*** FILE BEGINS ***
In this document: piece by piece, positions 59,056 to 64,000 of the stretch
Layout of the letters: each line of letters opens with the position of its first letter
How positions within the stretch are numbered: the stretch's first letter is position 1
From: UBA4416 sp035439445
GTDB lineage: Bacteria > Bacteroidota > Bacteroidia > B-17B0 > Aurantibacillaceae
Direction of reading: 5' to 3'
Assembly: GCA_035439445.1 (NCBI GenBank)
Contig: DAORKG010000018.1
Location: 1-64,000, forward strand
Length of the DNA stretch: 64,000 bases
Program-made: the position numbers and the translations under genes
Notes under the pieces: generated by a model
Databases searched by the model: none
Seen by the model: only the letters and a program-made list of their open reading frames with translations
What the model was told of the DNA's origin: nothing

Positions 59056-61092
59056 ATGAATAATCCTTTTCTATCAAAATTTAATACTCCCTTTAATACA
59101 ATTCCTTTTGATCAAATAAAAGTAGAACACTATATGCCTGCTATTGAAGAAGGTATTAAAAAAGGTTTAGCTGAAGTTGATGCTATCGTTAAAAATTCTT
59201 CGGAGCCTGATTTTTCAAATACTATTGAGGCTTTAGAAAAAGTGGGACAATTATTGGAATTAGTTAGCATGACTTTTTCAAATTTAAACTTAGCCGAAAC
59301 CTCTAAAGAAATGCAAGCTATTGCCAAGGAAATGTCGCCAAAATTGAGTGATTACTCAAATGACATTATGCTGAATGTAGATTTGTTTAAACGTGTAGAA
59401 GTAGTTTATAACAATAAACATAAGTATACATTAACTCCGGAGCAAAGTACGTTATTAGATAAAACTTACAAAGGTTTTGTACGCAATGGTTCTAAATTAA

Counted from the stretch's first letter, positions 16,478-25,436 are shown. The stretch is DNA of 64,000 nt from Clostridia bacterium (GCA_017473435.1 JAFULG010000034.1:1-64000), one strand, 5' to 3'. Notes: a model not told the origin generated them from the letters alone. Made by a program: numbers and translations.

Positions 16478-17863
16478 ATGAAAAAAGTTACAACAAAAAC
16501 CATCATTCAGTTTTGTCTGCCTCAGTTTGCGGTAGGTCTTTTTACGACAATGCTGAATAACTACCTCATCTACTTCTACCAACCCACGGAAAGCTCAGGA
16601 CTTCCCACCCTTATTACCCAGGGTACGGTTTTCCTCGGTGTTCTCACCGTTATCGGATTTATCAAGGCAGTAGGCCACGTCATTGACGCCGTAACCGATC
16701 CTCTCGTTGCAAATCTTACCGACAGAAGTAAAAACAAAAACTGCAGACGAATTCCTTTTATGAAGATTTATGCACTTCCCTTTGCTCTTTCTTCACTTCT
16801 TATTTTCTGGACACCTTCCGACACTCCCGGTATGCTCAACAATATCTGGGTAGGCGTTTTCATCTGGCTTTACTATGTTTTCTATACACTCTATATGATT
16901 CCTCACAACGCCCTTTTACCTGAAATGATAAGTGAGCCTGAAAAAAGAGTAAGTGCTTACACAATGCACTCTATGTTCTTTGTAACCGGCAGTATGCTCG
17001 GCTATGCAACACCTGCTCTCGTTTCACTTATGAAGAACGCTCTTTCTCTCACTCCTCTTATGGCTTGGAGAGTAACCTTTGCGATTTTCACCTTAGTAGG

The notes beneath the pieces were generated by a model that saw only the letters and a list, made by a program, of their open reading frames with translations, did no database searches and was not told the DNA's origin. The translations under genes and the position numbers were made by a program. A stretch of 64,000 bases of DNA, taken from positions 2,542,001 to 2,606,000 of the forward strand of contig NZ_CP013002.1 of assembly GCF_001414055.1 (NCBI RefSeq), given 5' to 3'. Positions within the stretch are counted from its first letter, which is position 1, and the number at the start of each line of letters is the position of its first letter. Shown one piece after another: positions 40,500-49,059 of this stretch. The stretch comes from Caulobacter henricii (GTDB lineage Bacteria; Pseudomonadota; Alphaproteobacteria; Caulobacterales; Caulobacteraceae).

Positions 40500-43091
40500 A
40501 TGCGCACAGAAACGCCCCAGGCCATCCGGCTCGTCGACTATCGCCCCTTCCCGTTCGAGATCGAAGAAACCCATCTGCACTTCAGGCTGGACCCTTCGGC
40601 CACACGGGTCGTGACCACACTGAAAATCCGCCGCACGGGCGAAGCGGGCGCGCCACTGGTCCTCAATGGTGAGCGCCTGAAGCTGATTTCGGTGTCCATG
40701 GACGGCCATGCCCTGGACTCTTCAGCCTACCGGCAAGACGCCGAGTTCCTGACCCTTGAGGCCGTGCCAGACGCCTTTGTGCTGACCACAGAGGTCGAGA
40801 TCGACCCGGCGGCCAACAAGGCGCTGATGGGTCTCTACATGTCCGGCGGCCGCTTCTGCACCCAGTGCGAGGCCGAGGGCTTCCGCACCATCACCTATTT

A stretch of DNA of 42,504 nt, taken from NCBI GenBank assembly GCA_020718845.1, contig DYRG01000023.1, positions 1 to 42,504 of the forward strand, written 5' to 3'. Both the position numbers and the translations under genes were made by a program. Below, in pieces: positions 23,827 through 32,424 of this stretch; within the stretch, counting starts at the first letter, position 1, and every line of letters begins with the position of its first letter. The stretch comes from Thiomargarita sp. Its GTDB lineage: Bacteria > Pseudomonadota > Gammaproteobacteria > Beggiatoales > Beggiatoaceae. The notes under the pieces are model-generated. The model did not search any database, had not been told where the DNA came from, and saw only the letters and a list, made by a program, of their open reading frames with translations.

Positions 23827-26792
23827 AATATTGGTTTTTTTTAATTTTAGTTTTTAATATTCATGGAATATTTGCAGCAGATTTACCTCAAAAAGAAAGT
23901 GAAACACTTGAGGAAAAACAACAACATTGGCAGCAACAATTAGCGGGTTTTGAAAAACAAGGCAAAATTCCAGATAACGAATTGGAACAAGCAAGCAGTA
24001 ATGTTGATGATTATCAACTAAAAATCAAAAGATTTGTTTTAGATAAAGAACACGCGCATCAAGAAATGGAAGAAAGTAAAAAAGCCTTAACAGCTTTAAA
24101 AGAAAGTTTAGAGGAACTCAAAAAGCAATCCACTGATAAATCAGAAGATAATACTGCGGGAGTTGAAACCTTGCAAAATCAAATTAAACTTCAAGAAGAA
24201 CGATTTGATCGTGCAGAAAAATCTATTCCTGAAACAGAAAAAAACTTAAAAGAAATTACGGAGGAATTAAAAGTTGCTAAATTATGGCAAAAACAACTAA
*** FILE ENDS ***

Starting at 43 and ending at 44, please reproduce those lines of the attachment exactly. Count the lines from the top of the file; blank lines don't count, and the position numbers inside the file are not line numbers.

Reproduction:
24101 AGAAAGTTTAGAGGAACTCAAAAAGCAATCCACTGATAAATCAGAAGATAATACTGCGGGAGTTGAAACCTTGCAAAATCAAATTAAACTTCAAGAAGAA
24201 CGATTTGATCGTGCAGAAAAATCTATTCCTGAAACAGAAAAAAACTTAAAAGAAATTACGGAGGAATTAAAAGTTGCTAAATTATGGCAAAAACAACTAA